This past October’s biennial reappearance of the Gillette Forum focused on a topic which many design professionals are wrestling with. Given the current interest in native plants and the environment, how do we as landscape designers fit those native plants and environmental concerns into the desires of our clients, which are frequently still focused on appearance and formality? How do we successfully challenge the American suburban aesthetic of neatness? How do we reach the denizens of “screen world,” where the natural world is filtered through what they see on their electronic devices’ screens? The speakers—landscape architect and blogger Thomas Rainer, Mt. Cuba Center director of horticulture Travis Beck, and Oehme van Sweden principal Sheila Brady, along with Washington Post columnist and editor Adrian Higgins—offered a lot of thoughtful discussion on the subject.
Thomas Rainer explored the concept of designing using plant communities. In trying to interpret (rather than re-create) nature in our clients’ landscapes, it is easy to struggle with plant selection. Thomas suggested we look instead to the sorts of relationships plants commonly form in nature and use that as our guideline. Instead of focusing just on the showy design layer of plants, then, he recommended we also include groundcovers and non-showy perennials to ensure our native plants receive the support and weed protection they need to look their best and satisfy our clients.
Travis Beck provided the panel’s scientific side, discussing the principles of ecologic design. It’s a real challenge, when you’re aiming for a proper distribution of species in a design plan, to figure out how many of a given species you will need to reach that distribution ratio. And how do we take into account the competition and succession of species? Using ecology to determine which new trees to use in rejuvenating a woodland grove, Travis showed us how to tackle this very complex subject. Travis also suggested the use of a framework to impose a sense of deliberateness on the relative unstructured forms of a naturalistic planting.
Sheila Brady gave insights into the recent re-imagining and re-installation of the New York Botanic Garden’s native plants display, showing us how her team tackled science and expectations to distill the essence of New England native flora across multiple habitats. Imagine designing the layout for 75,000 plants in a multi-acre space!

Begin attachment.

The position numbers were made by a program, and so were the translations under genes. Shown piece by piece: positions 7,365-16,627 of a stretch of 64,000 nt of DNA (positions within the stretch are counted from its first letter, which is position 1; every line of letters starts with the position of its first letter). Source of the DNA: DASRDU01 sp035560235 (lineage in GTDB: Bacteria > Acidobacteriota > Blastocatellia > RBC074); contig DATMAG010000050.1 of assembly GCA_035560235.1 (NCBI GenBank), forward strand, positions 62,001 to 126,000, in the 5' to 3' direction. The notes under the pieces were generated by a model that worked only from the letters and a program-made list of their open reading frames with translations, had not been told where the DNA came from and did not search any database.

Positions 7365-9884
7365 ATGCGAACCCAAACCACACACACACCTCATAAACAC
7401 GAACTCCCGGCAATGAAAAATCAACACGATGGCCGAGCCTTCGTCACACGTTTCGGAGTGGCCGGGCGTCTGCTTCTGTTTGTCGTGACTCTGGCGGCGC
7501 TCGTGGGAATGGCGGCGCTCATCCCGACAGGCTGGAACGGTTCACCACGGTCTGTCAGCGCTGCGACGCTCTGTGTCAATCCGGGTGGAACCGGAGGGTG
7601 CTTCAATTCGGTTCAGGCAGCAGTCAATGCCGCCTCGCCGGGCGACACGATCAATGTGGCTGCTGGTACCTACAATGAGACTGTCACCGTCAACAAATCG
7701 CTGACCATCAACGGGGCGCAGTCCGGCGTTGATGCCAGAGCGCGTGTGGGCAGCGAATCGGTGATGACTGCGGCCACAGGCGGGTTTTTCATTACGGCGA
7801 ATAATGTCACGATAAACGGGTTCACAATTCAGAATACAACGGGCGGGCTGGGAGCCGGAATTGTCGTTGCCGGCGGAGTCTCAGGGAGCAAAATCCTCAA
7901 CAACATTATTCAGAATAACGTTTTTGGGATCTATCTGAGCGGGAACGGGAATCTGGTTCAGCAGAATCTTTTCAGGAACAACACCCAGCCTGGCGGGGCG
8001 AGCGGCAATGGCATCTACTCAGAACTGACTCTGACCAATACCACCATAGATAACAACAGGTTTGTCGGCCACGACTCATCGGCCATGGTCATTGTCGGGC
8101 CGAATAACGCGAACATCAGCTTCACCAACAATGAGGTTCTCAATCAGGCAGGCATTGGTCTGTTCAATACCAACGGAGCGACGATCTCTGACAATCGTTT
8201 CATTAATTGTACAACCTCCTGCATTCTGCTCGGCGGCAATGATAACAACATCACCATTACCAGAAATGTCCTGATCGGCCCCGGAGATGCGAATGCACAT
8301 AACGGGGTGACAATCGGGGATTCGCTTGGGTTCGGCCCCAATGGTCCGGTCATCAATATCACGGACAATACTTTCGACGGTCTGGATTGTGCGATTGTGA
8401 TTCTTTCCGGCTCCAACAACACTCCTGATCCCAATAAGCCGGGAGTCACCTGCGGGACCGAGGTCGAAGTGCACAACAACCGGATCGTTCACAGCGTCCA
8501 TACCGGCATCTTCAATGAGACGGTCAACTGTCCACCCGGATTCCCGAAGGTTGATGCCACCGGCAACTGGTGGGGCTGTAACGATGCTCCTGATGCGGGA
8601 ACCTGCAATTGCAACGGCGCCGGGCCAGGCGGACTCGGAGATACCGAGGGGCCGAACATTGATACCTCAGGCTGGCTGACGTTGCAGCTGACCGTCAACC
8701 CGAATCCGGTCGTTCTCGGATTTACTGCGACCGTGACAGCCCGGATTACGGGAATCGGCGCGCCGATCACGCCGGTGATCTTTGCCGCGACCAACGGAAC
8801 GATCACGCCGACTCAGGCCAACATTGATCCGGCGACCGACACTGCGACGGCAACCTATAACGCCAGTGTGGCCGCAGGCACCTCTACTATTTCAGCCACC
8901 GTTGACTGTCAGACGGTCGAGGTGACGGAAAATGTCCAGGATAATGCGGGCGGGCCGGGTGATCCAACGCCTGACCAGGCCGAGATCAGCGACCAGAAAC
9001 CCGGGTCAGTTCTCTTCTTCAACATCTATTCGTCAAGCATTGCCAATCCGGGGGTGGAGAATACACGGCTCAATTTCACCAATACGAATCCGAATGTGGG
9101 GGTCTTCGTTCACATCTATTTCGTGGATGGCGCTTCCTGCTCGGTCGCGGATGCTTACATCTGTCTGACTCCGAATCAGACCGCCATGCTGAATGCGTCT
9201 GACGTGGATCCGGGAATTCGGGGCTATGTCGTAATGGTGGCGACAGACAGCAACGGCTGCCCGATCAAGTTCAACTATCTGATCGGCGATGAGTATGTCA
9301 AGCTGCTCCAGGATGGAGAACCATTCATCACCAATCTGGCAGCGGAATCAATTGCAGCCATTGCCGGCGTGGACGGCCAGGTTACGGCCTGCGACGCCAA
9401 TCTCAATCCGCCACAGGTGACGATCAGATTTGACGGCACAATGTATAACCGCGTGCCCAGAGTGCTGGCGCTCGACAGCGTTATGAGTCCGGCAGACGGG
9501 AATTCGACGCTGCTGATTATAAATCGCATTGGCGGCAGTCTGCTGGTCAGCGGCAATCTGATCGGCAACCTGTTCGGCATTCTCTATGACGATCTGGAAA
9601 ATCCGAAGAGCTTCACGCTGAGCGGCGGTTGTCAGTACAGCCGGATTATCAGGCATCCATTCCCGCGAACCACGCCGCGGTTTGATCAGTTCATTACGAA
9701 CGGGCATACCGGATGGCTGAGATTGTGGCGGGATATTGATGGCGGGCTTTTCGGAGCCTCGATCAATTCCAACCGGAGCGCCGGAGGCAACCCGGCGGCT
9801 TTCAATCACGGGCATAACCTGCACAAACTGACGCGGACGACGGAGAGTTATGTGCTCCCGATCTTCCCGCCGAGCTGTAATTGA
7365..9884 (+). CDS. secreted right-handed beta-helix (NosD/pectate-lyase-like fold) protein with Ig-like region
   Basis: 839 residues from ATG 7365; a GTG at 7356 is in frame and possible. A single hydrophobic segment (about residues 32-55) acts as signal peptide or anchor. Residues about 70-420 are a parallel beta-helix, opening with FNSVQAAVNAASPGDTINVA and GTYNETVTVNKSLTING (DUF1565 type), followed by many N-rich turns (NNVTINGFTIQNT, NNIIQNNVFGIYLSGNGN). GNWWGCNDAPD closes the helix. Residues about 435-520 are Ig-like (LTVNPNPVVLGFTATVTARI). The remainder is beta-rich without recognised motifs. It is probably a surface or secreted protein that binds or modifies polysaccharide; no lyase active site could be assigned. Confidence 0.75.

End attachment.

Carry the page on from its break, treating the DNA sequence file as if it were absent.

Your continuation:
Adrian Higgins asked us to consider an Adolph Gottlieb quote: “We always talk about going back to Nature. Why don’t we ever talk about going forward to Nature?” Adrian noted that we no longer have the luxury of dealing with the landscape as an exercise in aesthetics—but we do have the advantage of amazing native plant compositions like New York’s Highline which will influence the public’s acceptance of naturalism.
As Thomas stated and the other speakers reiterated, we have reached the point where there is no longer any going back to the untouched wilderness conditions our forefathers venerated. This is planting design for a post-wild world, and it’s an exciting time to be a designer.
Of course, some recommended reading came out of the lectures. Travis Beck’s 2013 book The Principles of Ecological Landscape Design was praised by the other speakers for its exploration of the science behind what had been an emotionally charged, subjective topic. Thomas Rainer’s influential blog, grounded design (http://landscapeofmeaning.blogspot.com), is often cited by other design professionals and happens to be one of those I regularly read. (Thomas also has a new book, to be released late in 2015, with Claudia West, which will explore the concept and implementation of designing within plant communities.) Other resources recommended by the speakers were Perennials and Their Garden Habitats by Richard Hansen and Friedrich Stahl; Design with Natureby Ian McHarg; the Missouri Botanic Garden’s MOBOT (http://www.missouribotanicalgarden.org/plantfinder/plantfindersearch.aspx); and North Creek Nursery’s catalog and landscape plug manual. (http://www.northcreeknurseries.com/index.cfm/fuseaction/resources.links/index.htm)